New Mortgage Rules Take Effect On October 17th
October 13, 2016
The federal government recently introduced new rules for mortgages that will affect several groups of people, especially buyers who are putting less than 20% down.
Why do this? To try to restrain a very hot housing market. According to the latest statistics from the Toronto Real Estate Board, the value of a detached home went up by 22% as compared to September 2015, with an average price of $1,294,482. If this trend were to continue, the average price for a detached home would hit $1,553,378 this time next year, and that is simply unsustainable.
The new rules will require lenders to do a ‘stress test’. They’ll have to see if potential buyers would be able to afford to pay the mortgage at the Bank of Canada’s rate, which is several points higher than the typical lender’s rate. Here’s a good article from the CBC explaining some of the changes.
The big question is – are the new rules going to cool the market? Experts don’t seem to agree on the percentage of people this will affect. Any time there’s a change in the rules, people get the idea that there’s something to worry about. I wonder if the idea will cause a ripple effect rather than the actual tightening of the rules.
I spoke with mortgage agent Michelle Greenwood to find out her opinion on the changes.
“The “stress test” portion of the changes will have an immediate impact on the ability of individuals with lower down payments to purchase a home and we will begin to see the effects of these changes very soon as it directly affects affordability. But I think the greater effect on the overall market will be seen as a result of the additional changes that are coming in November.”
Those changes, according to this piece from the Globe and Mail:
As of Nov. 30, the government will impose new restrictions on when it will provide insurance for low-ratio (more than 20% down payment) mortgages. The new rules restrict insurance for these types of mortgages based on new criteria, including that the amortization period must be 25 years or less, the purchase price is less than $1-million, the buyer has a credit score of 600 and the property will be owner-occupied.
“A lot of people don’t realize that lenders often insure their low ratio mortgages as it allows them to reduce their risk and package and sell them to investors. The new changes affect the lenders access to insurance which in turn dramatically affects the way that smaller lenders can access capital and will in all likelihood have the effect of dampening competition,” says Greenwood.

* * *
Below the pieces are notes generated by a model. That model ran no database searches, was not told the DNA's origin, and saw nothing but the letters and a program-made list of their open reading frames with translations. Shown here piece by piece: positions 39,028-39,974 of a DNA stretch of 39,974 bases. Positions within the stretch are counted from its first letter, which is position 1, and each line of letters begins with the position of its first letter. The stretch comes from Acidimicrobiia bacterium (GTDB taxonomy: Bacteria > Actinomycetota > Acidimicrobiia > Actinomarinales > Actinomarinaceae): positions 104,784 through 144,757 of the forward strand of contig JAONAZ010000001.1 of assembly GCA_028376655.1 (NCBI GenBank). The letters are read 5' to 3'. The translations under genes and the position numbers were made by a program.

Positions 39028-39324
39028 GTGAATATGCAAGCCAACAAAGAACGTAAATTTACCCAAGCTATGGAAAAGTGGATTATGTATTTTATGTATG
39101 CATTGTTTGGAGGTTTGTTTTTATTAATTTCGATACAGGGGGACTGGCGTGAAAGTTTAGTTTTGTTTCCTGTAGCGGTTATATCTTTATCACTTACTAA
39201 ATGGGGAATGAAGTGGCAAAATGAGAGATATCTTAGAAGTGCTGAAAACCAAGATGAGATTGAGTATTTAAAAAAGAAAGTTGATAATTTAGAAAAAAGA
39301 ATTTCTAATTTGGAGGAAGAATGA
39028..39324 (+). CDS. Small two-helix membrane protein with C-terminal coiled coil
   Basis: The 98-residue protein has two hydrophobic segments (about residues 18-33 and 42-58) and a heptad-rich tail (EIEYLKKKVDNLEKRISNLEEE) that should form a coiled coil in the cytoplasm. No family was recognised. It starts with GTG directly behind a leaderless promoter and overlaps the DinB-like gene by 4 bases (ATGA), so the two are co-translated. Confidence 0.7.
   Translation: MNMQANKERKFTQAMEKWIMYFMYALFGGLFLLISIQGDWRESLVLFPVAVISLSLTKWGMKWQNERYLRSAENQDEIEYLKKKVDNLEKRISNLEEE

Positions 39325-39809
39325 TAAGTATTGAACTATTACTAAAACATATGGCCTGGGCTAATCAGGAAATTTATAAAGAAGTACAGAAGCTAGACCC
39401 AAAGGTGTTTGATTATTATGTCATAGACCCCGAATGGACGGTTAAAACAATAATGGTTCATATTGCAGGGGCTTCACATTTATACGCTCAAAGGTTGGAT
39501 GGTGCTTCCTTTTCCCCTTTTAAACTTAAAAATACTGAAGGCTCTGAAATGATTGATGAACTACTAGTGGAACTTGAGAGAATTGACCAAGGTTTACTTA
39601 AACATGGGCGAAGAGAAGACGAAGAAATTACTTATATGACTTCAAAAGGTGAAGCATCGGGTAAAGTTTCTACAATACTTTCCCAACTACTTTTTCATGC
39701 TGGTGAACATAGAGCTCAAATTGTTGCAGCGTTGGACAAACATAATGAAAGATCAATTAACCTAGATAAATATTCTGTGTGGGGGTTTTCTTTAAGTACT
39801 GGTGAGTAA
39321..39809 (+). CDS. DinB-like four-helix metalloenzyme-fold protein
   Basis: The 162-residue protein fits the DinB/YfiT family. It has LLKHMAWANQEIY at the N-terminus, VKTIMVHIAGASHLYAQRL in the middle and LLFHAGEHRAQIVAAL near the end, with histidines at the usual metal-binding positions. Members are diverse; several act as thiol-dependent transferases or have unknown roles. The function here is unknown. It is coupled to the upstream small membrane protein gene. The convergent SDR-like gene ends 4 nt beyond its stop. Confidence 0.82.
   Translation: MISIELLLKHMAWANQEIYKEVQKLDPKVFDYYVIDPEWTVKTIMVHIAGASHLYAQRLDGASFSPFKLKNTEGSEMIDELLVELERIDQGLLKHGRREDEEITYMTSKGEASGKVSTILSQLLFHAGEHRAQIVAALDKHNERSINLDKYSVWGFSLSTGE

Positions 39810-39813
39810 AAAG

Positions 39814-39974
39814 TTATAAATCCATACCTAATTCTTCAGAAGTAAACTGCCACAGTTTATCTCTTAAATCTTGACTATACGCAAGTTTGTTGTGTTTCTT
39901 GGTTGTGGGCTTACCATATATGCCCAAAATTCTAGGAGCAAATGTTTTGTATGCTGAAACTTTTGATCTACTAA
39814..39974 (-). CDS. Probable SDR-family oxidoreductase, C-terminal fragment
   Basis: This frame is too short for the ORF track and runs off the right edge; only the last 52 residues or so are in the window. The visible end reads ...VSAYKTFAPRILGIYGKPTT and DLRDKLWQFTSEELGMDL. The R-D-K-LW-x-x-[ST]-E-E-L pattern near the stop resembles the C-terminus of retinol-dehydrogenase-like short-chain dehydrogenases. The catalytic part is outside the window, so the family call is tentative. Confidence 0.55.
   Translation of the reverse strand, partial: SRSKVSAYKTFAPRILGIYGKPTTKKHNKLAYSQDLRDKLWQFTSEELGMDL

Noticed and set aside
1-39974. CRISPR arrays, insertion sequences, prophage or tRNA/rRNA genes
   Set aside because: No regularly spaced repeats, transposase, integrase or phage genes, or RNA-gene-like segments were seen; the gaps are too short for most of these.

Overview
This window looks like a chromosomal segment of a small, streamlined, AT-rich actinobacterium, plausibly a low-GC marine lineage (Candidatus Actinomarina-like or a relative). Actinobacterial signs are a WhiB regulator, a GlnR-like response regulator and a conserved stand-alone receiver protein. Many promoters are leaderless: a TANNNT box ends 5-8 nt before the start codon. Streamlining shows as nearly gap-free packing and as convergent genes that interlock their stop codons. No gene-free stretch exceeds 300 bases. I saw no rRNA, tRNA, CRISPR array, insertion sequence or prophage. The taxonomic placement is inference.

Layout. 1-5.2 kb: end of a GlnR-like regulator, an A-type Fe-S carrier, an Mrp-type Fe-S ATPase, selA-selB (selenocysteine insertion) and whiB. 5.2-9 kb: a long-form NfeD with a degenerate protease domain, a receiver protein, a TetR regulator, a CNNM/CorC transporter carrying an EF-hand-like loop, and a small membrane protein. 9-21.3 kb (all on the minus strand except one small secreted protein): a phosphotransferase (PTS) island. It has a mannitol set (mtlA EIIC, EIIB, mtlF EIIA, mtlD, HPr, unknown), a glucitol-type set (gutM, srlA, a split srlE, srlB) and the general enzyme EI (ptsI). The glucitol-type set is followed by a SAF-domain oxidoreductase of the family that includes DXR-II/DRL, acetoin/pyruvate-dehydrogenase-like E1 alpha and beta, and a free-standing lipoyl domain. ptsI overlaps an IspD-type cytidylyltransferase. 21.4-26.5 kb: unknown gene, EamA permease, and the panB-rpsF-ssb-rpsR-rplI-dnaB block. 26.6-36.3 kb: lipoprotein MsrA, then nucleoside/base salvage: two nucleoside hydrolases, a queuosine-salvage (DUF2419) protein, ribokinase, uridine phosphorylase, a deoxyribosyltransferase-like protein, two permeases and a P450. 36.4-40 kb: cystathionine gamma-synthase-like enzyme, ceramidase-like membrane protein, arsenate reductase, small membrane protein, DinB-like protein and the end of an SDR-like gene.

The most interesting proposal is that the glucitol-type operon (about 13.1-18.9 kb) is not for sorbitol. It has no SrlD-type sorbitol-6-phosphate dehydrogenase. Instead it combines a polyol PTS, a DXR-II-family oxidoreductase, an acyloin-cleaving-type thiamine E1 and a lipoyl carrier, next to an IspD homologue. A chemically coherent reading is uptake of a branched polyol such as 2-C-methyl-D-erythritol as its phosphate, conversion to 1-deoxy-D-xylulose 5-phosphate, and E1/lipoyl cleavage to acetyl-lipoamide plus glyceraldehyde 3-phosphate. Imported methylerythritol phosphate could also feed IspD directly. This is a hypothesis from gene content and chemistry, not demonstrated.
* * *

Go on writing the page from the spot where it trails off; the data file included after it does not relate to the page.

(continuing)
She believes that with these new rules the government has created major changes in the mortgage market that are very likely to have an effect on the real estate market as a whole. However, she says “It’s hard to comment on how it will play out because we don’t yet know what the lenders are going to do in response to the changes.” She says that while the official deadline for these changes is November 30th, we are already seeing lenders pull products that were previously available.
The more immediate October 17th changes will squeeze some peopleout of the market in terms of their qualifying ability, but what does it mean in terms of real numbers? From the CBC article:
“According to interest rate-comparing website RateHub, a hypothetical borrower with $100,000 in annual income and $40,000 to put down on a house today could qualify for a house worth $665,435 with a mortgage at 2.17 per cent, which three lenders are currently offering, according to the site. But under the new rules, that same buyer could only qualify to buy a home for $505,762, or 24 per cent less than before the rules kick in. The lender is still willing to offer that lower rate, but the borrower would no longer be allowed to get it under the stricter rules, because his or her finances would be tested as though the mortgage rate is more than twice as high as it is in reality.”
That’s a big decrease in what someone is able to afford. I’m finding most of my clients are putting more than 20% down – they’re not buying with 5% or 10% down if they’re able to, they want to avoid the CMHC mortgage insurance.
It’s worth nothing that there are many reasons the Toronto real estate market is heated and it’s not just because money is easy to get. It’s also because there is a real lack of inventory available. I don’t think we’re going to see any effect on pricing.
We may not see the same amount of price growth, but activity levels won’t necessarily change that much. If anything, we may see fewer multiple offer situations and there may be a decreased amount of activity in the market in the short term.
However, we’re currently in the middle of the fall market which is traditionally slower, but often unpredictable. The spring market will be the real test to see if the new rules are playing any part in our market. It may not be quite as heated – we won’t necessarily see the amount of offers that are coming in at crazy prices and blowing everybody out of the water – maybe things will be thoughtful as opposed to haphazard.
The changes will likely affect first time buyers who have saved up a 5% down payment, but they aren’t the market that’s going crazy right now. The one that’s off the charts is the move up – young families wanting to get into different neighbourhoods – they typically have down payments over 20%, so they can afford to pay exorbitant amounts of money for homes because they have that cushion.
If you have any questions about how the new mortgage rules will affect you, please don’t hesitate to give me a call – I’m always happy to answer your questions!